The Bell

A long time ago I read the opening of Iris Murdoch’s novel The Sea, The Sea (1978), but something happened, and the book disappeared – or I did – before I came to the end of it.

The Bell (1958), which I have just put down, is therefore the first book by Murdoch that I have read, from first to last. My immediate comprehension of this novel is to see it as a mix of a farce and a moral tale – rather overwhelming, but not without charm. And it ends rather beautiful, in a cooled down last chapter where the main characters growth and development during the plot is presented in a calmer tone.

Here is a short presentation from Patrick Gale’s point of view:

As in most Murdoch novels, there’s an air of playful artificiality. On one level she knows a novel doesn’t matter – she writes for intelligent readers who should probably be doing better things with their time, like healing people or teaching Greek philosophy – and her dialogues exist on a bright, self-aware plane that’s not quite real, as though the characters were on stage. 

But on another level she’s writing about the only things that matter – love, goodness and how to be happy without hurting others – and, like her hero Plato, is using a seductively “easy” medium to bring us to deeper understanding.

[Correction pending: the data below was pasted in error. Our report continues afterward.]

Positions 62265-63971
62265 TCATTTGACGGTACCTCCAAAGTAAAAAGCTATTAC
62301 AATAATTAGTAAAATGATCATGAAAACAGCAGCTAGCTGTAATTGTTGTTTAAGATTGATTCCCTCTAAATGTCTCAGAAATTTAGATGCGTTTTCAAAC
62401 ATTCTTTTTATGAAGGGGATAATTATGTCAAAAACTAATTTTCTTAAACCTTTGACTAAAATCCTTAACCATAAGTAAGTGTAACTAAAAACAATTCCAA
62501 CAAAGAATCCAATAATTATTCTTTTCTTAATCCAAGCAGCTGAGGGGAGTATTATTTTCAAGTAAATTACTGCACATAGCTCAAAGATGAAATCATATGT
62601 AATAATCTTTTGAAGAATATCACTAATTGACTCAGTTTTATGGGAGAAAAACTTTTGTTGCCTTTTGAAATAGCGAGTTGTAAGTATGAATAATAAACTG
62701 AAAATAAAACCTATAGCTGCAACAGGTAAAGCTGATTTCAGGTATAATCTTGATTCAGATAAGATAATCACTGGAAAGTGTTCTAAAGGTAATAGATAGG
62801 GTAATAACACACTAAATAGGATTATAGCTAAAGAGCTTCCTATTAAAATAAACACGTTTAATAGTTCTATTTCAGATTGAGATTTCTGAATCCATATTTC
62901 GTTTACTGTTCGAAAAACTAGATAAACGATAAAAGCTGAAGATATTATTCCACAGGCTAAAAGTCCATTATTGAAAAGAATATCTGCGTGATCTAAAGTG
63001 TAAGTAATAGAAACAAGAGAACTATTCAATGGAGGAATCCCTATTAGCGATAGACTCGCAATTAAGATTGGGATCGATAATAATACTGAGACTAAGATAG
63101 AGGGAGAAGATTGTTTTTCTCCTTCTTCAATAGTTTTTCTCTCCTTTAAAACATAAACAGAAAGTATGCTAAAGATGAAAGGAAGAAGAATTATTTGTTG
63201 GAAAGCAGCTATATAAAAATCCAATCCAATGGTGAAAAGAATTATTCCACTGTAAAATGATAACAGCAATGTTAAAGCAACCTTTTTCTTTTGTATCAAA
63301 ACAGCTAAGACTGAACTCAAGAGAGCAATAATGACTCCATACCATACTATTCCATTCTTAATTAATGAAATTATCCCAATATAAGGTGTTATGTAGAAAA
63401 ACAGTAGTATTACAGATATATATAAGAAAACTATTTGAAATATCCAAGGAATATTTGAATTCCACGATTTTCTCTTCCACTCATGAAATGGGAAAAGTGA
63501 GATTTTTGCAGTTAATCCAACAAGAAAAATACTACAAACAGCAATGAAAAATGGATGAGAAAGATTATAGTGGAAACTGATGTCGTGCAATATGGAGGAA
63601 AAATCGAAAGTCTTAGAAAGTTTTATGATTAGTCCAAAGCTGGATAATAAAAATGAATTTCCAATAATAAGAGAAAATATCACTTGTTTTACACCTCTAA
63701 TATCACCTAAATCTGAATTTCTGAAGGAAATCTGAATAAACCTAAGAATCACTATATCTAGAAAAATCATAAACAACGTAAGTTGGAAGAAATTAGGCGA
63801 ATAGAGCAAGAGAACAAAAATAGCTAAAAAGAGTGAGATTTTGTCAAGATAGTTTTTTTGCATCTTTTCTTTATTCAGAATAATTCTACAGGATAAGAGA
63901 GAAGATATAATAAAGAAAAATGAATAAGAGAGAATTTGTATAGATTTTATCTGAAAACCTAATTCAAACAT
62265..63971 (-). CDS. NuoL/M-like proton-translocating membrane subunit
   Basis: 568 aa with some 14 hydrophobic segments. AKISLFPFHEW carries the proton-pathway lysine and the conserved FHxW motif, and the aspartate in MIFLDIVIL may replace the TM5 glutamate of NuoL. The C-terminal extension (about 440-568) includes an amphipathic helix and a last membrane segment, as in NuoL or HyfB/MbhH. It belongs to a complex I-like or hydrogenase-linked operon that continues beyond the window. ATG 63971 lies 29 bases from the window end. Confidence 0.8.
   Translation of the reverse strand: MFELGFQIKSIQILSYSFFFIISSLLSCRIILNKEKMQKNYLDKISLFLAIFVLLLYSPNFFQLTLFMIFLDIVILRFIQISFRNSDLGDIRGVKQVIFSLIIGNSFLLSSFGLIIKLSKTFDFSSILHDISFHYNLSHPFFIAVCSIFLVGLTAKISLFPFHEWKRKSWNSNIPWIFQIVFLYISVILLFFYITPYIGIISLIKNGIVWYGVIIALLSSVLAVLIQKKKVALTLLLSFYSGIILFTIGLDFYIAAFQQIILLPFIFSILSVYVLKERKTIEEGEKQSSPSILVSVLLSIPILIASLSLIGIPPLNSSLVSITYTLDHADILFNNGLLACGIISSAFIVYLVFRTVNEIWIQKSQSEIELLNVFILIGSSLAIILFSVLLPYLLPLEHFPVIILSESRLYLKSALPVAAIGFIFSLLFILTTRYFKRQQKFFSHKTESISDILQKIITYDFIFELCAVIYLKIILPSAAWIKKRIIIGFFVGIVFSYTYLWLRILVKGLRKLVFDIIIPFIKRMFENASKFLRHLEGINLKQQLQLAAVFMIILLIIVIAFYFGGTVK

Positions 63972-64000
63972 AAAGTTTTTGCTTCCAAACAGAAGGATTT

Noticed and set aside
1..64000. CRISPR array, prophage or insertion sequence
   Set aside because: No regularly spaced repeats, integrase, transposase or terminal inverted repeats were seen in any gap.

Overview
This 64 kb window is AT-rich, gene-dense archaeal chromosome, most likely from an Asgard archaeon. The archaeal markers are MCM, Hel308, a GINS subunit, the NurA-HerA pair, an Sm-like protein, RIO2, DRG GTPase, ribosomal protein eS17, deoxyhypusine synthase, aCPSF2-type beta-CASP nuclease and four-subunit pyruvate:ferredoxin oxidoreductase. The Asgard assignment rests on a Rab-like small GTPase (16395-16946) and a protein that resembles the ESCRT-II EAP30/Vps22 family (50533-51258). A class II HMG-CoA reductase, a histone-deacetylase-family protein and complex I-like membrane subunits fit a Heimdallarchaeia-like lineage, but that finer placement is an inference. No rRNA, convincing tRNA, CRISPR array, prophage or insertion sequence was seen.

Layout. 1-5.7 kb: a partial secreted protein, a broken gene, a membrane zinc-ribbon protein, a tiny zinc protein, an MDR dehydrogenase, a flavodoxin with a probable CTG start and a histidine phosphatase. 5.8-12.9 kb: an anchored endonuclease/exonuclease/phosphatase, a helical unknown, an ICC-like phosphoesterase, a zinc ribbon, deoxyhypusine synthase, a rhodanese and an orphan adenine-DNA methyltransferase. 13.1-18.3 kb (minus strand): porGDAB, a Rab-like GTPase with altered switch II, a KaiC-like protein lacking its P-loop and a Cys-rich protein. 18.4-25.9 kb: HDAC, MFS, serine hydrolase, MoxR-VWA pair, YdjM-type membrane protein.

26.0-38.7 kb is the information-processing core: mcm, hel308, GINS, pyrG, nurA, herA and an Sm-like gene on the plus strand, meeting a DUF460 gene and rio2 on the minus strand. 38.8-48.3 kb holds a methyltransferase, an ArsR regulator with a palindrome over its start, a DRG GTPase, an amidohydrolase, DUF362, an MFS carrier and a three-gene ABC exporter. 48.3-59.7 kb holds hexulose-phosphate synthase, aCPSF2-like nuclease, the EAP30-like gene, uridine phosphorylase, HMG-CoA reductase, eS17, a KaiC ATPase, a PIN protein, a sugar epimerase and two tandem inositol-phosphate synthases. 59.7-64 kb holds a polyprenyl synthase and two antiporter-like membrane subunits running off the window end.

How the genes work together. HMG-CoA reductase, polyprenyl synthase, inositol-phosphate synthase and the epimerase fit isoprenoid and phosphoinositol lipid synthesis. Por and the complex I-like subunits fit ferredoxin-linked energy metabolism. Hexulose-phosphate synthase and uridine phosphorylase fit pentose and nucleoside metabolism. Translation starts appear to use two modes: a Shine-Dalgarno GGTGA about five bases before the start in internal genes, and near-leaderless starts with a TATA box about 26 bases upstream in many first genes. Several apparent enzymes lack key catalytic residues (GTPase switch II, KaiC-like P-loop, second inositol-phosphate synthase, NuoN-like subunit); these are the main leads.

Hm … , I must admit I really liked this novel, I might actually go and search for my old copy of The Sea, The Sea

9 comments on “The Bell

  1. I liked The Bell, but I cannot say I enjoyed A Word Child (though it was marvelously readable; I just didn’t like the plot). She revealed in several interviews how deeply she loved Dickens, and that’s evident in her characters and her plots with their mad coincidences. I think Murdoch was one of our most brilliant writers in English…and she doesn’t underestimate her readers. The reader has to want to work a bit at reading and puzzling, and be curious enough to enjoy the task Murdoch sets before us. Patrick Gale’s quote says as much–I agree with him!

  2. Dear Sigrun, I came across your post on The Sea, The Sea while doing a Google search about Iris Murdoch novels. I saw “Sub Rosa” and thought, “Hang on, I know this person” 🙂 So lovely to read your old archives and I’m stunned to think you’ve been blogging for four years. I only hope I have your staying power! Best regards, Laura

    • Thank you so much, Laura. I don’t think I ever thought about the future when writing my blog, it just feels very interesting in the moment. But really great to hear that some of “the old stuff” still can be of interest …
      Love, Sigrun

Leave a Reply

Fill in your details below or click an icon to log in:

WordPress.com Logo

You are commenting using your WordPress.com account. Log Out / Change )

Twitter picture

You are commenting using your Twitter account. Log Out / Change )

Facebook photo

You are commenting using your Facebook account. Log Out / Change )

Google+ photo

You are commenting using your Google+ account. Log Out / Change )

Connecting to %s